Mark Lawrence explores our role in Southeast Asia and its domestic impact in his essay on the Vietnam War. Fears that a communist take over of South Vietnam would open the way to communist expansion elsewhere in Asia, led Lyndon Johnson to expand our role in the conflict. The key question then became how, not whether, to fight the war, and the possibility of defeat was rarely acknowledged. The Johnson Administration did not shift its policies when the CIA issued a report that declared the outcome of the Cold War would not hinge upon the outcome in Vietnam. Would the war have ended sooner, Lawrence asks, if LBJ had accepted the report’s argument?

Next, Jeremi Suri looks at the life and influence of a controversial policy maker in "Kissinger and American Foreign Policy," following Henry Kissinger through his experiences in World War II to his emergence as a key member of a new group of Cold War "experts" who used their knowledge and access to influence policy. Suri examines Kissinger’s impact on our Viet Nam strategies and policies, but he emphasizes the impact of Kissinger’s realpolitick on our policy in Latin America, especially Chile, and in the movement toward détente.

Finally, in "Ronald Reagan and the End of the Cold War," Michael Cox assesses the role of this president in ending the Cold War. Cox analyzes Reagan’s strategies, beginning with an aggressive challenge to the legitimacy of the communist system and then engaging in serious and constructive negotiations with Gorbachev. But Cox reminds the reader that Gorbachev’s role in the end of the Cold War must also be considered. No matter how we assess the importance of Reagan in the conclusion of the cold war, Cox argues that it is important to appreciate this president’s vision of a "different global future in which all might play a constructive role."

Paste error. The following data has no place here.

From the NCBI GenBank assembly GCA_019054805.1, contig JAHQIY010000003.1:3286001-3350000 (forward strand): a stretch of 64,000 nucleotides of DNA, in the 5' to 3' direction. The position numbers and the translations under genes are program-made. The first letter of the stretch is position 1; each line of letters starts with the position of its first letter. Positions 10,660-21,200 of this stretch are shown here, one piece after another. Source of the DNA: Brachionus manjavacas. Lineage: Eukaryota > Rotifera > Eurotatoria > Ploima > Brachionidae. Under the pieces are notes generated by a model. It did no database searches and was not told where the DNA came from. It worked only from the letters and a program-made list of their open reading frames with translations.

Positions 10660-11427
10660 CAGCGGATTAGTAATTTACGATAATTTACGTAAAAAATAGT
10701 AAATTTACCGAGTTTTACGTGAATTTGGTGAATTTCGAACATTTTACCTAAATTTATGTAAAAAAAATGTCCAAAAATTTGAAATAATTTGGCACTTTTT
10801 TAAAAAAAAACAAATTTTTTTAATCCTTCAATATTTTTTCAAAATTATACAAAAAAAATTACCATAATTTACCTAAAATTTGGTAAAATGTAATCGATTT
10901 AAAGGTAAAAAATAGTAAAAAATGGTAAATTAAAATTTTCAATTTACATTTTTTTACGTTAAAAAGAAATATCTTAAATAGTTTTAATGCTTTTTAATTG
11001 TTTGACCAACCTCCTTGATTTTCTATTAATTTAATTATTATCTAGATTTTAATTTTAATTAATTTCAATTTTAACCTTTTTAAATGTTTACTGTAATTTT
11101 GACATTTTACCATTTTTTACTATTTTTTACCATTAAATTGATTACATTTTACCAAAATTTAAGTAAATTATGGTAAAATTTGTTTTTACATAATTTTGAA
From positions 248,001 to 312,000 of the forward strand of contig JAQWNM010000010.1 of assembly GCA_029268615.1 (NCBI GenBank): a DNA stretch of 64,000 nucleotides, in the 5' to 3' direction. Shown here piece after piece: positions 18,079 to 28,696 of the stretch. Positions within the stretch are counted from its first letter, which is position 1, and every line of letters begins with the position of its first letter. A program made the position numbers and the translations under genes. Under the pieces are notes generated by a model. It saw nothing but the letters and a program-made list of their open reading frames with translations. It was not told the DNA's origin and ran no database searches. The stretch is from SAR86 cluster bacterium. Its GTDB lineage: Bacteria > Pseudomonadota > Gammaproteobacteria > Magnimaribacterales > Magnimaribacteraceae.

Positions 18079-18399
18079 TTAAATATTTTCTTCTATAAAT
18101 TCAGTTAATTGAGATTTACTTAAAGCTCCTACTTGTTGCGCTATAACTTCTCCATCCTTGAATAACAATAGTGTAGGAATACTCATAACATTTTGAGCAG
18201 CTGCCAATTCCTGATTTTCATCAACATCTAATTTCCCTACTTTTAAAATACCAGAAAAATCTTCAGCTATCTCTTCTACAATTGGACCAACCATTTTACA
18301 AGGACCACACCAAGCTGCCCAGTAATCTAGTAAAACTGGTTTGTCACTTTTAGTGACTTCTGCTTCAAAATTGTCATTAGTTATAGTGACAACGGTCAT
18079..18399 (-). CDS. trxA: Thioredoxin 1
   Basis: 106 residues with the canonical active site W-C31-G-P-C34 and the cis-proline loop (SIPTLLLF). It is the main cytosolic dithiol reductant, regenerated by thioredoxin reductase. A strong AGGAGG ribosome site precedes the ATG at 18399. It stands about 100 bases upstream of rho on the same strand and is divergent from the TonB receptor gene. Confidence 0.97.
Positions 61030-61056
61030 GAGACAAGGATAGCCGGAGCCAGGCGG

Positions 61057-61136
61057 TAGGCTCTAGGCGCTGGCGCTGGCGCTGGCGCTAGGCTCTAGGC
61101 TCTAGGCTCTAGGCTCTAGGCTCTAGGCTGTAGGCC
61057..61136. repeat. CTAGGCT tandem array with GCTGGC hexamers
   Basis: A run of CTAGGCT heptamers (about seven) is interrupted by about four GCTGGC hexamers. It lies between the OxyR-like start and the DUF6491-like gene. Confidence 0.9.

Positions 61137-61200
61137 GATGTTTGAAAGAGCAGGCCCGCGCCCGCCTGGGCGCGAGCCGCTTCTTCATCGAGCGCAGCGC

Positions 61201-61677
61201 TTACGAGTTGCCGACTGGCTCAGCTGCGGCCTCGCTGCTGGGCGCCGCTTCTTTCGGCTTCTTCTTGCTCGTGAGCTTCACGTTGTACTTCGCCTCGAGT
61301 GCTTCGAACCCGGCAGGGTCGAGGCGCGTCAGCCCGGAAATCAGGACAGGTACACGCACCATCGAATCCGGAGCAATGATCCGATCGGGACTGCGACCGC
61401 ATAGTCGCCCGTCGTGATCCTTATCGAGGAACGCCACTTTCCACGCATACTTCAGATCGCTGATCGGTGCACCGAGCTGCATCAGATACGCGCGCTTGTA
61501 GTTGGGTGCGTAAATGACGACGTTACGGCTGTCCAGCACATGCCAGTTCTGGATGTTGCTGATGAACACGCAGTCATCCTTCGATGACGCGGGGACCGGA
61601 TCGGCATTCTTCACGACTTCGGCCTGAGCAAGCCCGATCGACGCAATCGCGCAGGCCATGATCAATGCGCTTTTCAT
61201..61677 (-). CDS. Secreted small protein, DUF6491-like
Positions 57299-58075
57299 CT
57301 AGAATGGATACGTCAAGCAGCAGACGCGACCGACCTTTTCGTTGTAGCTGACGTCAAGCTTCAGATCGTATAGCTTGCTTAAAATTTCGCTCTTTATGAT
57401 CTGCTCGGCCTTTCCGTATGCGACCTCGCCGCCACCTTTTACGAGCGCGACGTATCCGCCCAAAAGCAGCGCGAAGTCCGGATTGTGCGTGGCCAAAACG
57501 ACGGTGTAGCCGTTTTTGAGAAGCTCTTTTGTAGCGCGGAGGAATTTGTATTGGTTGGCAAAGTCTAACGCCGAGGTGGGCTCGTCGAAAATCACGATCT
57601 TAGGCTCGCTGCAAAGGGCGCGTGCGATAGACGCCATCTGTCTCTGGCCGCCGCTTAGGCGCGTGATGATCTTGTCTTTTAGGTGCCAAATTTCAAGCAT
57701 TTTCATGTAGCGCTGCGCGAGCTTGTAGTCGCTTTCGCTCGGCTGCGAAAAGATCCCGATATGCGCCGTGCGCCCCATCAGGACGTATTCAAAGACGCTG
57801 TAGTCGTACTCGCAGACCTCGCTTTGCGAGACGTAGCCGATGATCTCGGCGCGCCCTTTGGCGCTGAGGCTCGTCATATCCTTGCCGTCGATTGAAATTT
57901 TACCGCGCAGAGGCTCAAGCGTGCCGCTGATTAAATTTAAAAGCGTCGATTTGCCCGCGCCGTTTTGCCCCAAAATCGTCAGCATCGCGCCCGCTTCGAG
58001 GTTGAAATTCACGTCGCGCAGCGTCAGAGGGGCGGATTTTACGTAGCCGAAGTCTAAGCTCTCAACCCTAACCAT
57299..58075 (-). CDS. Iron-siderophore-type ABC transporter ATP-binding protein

Want to read more? Mary-Jo Kline provides an extensive bibliography for further study. Our master teachers, Bruce Lesh and Phil Nicolosi suggest central themes that emerge from these provocative essays and can provide starting points for your classroom lessons and discussions. Sample lesson plans are provided to assist you as well. And, as always, History Now includes an interactive feature; in this issue it’s an examination of some of the Cold War documents housed in the Gilder Lehrman Collection.

The perspectives and analyses provided in this issue’s essays allow us to see the events of our lifetime in a new historical light; they allow us to bring those events alive to the next generations.

Carol Berkin                                                           
Editor, History Now                                             

Carol Berkin is Presidential Professor of History at Baruch College and The Graduate Center, City University of New York. She is the author of several books including Jonathan Sewall: Odyssey of an American Conservative, First Generations: Women in Colonial America, A Brilliant Solution: Inventing the American Constitution, and Revolutionary Mothers: Women in the Struggle for America's Independence.